Wednesday, February 14, 2007

The Sapporo Yuki Matsuri


During the weekend I traveled to Japan’s Frozen Prefecture, Hokkaido, to visit Sapporo City’s world famous Snow Festival. The Snow Festival draws thousands every year from all over Japan to see enormous snow sculptures people carve on their main street. The snow sculptures definitely live up to their reputation as big and impressive. The city of Sapporo’s image as a frozen winter landscape drowning in snow is also well deserved. Both the City of Sapporo and Hokkaido Prefecture are regarded as a frontier in the way Americans regard Montana or Alaska as a frontier. Japanese only recently settled in large numbers during the 19th century. The whole island is teeming with virgin forests, bears, deer, seals, walrus, and other wildlife, and even its own population of indigenous people (the Ainu) devastated by a brutal colonization.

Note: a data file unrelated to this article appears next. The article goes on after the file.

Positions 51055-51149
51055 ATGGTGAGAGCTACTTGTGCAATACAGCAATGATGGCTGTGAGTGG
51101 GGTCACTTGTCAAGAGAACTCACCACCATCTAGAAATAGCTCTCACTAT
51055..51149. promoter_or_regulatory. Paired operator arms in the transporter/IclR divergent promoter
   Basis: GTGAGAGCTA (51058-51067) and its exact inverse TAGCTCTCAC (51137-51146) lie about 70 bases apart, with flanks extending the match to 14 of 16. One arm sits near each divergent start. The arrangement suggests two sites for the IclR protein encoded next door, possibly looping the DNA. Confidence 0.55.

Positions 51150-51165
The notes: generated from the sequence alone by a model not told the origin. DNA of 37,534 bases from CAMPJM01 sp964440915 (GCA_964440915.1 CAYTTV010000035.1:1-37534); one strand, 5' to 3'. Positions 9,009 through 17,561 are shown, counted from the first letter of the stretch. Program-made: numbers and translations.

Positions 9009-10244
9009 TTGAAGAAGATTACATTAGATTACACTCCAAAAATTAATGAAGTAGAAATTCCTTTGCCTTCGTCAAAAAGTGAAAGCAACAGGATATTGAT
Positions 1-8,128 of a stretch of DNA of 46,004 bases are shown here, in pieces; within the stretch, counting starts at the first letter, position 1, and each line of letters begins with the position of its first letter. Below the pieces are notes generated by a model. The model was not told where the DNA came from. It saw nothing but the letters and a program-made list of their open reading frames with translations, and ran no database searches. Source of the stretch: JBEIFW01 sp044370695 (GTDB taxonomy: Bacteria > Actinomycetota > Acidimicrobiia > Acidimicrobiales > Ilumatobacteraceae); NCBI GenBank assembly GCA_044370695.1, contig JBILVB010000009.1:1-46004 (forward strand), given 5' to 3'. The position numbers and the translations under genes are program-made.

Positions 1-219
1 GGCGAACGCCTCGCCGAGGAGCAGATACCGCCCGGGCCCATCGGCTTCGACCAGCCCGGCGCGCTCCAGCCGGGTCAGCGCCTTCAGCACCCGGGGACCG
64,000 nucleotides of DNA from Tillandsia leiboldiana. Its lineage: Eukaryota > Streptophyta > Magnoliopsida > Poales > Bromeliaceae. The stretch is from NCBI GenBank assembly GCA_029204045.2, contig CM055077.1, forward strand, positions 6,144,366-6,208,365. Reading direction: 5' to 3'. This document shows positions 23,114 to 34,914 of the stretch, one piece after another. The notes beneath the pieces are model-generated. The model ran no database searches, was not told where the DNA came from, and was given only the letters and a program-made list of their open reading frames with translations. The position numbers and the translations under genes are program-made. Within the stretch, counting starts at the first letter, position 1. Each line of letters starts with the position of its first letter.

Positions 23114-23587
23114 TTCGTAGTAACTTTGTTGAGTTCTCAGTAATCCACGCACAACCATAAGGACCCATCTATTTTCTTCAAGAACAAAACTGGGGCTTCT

Sapporo hosts their “Yuki Matsuri” (Snow Festival) every year sometime in February, and people come from all over the world to see marvelous sculptures of famous buildings around the world, Japanese cartoon characters, and other frozen art of all sorts. The highlights (according to my infallible opinion) included a reproduction of a large palace in Thailand, a famous Japanese castle, and sculpture depicting the story of two Japanese sled dogs that “miraculously survived” in the Antarctic. There were also hundreds of sculptures of animals, Disney, Hello Kitty, Japanese cartoon characters most Americans have never heard of, reclining buddhas, and other assorted things to look at.

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